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US refinery officials knew about issues years before 2018 explosion injured 36 people and caused mass evacuation

10 May 2022

Documents obtained from the US Occupational Safety and Health Administration (OSHA) have revealed that officials were aware of equipment issues at an oil refinery in Superior, northwestern Wisconsin years before a 2018 explosion injured 36 people and caused the mass evacuation of 21,000 people.

The blast caused a large plume of black smoke - Image: Shutterstock
The blast caused a large plume of black smoke - Image: Shutterstock

Around 1,300 documents, which were obtained by Wisconsin Public Radio, have revealed exactly what officials at the Superior refinery, then owned by Husky Energy Inc., were aware of. Among the issues that officials knew about were problems related to critical valve malfunctioning just a few days before the April 2018 blast, as well as erosion which had occurred on equipment and left untreated since 2008.

The explosion on 26 April 2018 occurred while the refinery was shutting down in preparation for a five-week turnaround. The blast was likely caused by a faulty valve. An investigation by the US Chemical Safety Board (CSB) found that the blast was likely caused by internal wear on a faulty valve.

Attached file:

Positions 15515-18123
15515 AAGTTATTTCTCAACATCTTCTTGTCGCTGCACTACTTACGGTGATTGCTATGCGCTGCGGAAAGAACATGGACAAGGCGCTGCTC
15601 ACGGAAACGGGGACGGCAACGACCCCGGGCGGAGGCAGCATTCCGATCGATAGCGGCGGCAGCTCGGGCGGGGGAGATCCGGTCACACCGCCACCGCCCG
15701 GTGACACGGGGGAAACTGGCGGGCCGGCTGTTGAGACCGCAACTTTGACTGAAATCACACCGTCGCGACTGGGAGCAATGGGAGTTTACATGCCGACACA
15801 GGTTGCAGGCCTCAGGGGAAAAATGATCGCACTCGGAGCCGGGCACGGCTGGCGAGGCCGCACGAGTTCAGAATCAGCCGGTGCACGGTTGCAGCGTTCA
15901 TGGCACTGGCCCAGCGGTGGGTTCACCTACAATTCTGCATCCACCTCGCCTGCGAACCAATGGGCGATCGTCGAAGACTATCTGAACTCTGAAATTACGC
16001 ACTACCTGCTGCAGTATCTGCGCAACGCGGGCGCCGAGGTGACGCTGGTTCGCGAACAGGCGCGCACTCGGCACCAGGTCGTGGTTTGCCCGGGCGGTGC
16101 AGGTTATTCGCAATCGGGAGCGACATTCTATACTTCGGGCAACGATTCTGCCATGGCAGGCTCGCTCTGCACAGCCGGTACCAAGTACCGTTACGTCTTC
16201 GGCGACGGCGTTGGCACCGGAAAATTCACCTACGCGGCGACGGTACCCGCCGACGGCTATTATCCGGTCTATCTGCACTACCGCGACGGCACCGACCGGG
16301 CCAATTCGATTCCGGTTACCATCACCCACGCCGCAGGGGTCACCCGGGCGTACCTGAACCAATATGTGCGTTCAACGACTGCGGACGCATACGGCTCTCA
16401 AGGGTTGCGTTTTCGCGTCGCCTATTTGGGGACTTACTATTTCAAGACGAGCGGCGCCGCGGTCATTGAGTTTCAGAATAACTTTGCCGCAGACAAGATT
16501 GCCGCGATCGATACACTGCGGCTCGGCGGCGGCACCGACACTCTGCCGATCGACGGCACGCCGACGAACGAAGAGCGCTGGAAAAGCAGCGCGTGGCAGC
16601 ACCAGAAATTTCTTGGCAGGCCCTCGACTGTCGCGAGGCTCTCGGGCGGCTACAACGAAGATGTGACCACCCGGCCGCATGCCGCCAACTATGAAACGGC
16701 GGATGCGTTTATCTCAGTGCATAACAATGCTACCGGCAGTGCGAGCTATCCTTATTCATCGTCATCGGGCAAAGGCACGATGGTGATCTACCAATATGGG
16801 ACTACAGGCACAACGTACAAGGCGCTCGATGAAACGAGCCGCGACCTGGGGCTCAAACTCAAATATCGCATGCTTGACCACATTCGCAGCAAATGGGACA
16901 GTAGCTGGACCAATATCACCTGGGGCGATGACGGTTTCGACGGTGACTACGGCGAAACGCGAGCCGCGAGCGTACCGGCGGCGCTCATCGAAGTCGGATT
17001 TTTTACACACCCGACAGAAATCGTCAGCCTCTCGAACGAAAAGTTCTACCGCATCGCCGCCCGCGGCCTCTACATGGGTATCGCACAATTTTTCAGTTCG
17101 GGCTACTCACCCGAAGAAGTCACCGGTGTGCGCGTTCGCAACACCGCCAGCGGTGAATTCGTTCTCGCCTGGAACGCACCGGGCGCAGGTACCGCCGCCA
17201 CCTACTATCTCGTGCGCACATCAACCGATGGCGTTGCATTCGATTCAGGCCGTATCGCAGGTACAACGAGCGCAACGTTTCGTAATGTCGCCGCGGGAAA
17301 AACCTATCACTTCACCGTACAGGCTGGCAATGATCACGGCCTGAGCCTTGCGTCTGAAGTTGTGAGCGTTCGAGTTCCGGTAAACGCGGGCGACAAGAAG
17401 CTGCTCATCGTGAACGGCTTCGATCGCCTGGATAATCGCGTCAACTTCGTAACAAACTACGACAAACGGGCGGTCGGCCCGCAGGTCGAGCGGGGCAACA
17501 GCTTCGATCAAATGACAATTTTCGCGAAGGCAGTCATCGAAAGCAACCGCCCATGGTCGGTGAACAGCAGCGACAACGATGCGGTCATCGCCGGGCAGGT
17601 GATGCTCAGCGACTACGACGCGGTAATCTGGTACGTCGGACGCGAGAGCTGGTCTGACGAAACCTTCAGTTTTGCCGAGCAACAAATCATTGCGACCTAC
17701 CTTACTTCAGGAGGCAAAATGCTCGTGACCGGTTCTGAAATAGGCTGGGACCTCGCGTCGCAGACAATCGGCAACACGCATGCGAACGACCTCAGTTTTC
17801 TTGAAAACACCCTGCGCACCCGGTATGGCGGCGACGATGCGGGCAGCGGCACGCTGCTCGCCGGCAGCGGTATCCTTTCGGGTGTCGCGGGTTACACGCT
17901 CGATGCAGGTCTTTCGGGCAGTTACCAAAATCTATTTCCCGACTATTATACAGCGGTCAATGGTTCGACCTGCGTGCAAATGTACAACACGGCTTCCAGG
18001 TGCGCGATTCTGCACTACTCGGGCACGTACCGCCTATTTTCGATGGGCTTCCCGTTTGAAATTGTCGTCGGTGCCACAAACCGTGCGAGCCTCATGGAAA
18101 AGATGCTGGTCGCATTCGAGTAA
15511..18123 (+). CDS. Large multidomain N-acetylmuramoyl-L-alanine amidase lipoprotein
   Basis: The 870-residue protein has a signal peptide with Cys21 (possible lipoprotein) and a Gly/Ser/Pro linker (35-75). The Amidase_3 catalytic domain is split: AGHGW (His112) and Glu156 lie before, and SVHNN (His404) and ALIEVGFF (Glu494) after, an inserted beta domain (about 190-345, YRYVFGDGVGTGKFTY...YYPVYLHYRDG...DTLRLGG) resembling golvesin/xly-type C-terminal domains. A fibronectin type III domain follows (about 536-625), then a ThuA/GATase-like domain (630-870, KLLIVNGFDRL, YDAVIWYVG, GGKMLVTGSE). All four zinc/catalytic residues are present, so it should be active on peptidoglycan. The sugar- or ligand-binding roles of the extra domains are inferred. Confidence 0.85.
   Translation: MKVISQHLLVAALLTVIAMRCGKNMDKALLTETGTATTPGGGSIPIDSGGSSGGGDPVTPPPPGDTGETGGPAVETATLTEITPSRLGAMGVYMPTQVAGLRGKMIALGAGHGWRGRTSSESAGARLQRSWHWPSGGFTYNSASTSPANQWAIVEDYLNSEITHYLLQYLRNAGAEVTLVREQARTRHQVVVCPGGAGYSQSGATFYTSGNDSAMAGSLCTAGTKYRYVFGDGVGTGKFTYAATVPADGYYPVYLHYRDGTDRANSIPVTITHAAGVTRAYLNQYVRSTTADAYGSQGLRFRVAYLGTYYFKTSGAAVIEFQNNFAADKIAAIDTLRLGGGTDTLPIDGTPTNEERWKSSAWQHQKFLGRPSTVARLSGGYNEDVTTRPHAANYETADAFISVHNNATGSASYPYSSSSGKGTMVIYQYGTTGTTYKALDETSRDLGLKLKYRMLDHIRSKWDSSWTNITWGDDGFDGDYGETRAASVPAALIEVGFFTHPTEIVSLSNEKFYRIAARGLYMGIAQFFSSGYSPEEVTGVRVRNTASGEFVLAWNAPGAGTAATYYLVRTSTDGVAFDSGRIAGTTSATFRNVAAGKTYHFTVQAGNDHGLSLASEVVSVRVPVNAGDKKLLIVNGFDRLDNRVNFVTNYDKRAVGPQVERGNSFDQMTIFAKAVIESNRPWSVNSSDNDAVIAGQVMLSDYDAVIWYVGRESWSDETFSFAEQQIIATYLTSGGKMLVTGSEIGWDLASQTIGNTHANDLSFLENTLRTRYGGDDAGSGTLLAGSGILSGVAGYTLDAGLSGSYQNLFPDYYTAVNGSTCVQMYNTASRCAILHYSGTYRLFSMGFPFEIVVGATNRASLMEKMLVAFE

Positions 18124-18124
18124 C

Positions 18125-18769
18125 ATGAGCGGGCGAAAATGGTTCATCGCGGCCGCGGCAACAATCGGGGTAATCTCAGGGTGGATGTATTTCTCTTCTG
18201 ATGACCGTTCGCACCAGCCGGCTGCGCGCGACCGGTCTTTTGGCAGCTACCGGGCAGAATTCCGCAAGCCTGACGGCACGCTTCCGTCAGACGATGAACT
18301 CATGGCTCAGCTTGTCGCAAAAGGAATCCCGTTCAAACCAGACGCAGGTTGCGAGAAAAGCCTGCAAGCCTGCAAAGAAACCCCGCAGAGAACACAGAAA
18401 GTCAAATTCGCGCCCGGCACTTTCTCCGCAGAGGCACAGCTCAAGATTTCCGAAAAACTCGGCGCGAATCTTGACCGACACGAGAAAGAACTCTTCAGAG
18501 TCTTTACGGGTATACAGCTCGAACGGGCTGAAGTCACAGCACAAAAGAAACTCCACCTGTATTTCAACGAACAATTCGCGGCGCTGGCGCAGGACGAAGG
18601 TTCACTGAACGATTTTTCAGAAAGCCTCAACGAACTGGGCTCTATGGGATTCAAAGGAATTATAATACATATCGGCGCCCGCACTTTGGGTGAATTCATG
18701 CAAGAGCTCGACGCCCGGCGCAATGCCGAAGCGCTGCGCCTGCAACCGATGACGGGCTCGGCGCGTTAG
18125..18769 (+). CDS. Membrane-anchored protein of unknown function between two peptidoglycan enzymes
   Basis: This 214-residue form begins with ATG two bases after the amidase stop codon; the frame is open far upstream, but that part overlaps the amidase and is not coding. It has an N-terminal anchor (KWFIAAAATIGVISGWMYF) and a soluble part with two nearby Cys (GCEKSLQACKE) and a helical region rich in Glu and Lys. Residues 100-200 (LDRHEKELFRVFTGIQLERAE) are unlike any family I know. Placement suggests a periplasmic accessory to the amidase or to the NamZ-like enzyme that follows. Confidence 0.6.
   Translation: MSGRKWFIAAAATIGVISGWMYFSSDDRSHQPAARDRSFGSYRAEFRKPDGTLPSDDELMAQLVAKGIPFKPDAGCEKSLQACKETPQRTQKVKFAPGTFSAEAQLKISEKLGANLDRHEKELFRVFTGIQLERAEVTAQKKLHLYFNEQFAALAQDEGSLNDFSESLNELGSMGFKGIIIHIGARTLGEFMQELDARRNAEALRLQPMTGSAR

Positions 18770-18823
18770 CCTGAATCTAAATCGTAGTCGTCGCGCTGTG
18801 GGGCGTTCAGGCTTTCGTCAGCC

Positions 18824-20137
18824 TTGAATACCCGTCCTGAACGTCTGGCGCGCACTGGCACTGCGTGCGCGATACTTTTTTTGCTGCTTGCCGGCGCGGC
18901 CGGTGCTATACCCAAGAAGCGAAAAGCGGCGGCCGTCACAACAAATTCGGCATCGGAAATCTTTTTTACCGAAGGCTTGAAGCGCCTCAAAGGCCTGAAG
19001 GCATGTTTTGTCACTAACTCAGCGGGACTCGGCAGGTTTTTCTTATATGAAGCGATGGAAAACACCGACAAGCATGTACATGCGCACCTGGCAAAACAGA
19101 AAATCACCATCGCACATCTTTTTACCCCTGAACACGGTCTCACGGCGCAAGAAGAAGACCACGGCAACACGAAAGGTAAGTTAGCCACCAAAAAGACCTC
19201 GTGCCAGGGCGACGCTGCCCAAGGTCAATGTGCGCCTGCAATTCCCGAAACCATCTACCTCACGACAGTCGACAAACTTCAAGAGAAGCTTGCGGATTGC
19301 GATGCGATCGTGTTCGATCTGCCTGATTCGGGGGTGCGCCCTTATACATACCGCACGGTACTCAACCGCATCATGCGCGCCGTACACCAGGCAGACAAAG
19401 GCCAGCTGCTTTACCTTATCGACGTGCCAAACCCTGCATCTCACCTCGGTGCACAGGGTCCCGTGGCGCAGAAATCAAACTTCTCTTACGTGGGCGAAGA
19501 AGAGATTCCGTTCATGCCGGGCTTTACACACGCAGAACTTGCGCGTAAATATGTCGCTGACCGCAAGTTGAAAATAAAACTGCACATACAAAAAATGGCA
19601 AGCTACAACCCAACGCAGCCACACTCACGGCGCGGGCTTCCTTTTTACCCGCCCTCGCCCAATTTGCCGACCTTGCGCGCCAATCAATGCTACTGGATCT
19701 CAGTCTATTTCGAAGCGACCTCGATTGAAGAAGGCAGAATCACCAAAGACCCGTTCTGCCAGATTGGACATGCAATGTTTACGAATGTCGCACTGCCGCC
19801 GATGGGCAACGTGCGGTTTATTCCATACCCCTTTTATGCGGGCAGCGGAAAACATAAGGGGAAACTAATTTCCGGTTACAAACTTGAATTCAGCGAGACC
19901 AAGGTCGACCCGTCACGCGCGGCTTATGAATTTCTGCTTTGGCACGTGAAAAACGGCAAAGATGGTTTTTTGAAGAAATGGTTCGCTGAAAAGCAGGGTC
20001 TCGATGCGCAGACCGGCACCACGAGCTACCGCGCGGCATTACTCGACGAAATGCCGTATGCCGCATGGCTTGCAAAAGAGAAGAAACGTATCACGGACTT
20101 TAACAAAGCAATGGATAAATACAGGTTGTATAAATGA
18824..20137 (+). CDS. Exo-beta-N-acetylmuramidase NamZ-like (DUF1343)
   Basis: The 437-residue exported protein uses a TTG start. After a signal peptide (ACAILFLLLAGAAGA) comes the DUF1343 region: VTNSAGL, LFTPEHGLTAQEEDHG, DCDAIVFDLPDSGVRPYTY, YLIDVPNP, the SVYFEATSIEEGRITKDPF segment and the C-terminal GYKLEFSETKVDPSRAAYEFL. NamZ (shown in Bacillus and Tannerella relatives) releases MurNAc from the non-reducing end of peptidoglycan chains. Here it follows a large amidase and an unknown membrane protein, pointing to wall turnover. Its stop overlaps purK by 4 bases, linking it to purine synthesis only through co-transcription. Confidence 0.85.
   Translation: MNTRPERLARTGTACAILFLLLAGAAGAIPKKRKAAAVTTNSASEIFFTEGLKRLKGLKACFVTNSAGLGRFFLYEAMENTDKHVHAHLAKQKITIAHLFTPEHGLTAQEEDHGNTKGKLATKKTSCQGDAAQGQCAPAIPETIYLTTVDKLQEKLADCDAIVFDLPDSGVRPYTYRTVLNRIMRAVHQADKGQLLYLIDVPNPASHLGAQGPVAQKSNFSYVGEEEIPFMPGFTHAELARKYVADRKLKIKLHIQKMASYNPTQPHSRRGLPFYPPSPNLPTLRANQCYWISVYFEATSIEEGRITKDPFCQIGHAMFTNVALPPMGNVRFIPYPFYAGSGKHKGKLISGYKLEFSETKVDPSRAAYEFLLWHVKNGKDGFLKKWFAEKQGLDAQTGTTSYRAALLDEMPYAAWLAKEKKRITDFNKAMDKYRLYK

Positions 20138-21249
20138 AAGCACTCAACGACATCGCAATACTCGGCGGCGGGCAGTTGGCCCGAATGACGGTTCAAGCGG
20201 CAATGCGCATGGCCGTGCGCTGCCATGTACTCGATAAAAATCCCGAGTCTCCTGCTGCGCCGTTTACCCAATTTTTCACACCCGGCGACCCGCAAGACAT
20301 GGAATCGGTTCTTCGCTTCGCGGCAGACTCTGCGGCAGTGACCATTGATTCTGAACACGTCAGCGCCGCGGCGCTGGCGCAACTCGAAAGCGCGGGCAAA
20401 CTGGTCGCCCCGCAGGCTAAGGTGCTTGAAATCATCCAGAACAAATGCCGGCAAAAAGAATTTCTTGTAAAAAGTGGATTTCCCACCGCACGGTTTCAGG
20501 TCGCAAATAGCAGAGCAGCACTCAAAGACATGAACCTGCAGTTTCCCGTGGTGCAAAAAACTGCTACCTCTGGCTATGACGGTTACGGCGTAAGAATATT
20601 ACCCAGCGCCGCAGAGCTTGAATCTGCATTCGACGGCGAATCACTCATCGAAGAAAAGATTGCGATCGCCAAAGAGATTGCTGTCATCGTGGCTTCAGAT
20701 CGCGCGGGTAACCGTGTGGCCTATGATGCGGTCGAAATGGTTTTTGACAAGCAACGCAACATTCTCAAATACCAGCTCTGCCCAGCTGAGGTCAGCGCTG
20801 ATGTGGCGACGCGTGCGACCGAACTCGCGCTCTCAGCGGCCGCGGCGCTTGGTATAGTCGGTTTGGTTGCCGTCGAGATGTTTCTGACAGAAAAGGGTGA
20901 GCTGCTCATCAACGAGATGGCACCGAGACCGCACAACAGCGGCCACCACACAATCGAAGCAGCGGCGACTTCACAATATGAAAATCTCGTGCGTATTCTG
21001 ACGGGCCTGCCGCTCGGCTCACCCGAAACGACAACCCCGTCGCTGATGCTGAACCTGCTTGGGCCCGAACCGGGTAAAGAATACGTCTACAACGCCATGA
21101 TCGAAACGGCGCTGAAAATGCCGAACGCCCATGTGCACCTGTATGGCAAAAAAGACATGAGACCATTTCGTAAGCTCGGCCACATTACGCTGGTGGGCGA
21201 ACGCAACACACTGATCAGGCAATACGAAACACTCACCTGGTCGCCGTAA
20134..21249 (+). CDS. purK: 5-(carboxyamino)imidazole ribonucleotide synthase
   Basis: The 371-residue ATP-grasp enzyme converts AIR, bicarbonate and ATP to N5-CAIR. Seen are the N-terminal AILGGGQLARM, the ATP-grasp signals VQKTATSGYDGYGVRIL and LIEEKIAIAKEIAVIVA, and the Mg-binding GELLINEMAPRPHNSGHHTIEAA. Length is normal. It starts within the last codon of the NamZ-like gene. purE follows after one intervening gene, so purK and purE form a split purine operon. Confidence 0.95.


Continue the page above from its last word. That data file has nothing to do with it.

According to the documents obtained by Wisconsin Public Radio, refinery officials had been aware of the erosion for almost a decade as a result of previous inspections and that it could leak. In addition, in the week before the 2018 explosion, workers at the plant had noted in operator logs that the valve was malfunctioning and had caused the shutdown of the refinery’s pollution control device.

Husky Energy reached a settlement of around $1 million in July 2021 to be spread between those impacted by the incident. The settlement was reached in a federal lawsuit that was brought forward by three local residents who claimed they had suffered economic losses and other damages as a result of the incident and evacuation. As part of the settlement, the Superior Refining Company – which was owned by Husky Energy at the time and now owned Cenovus Energy – did not admit any wrongdoing.

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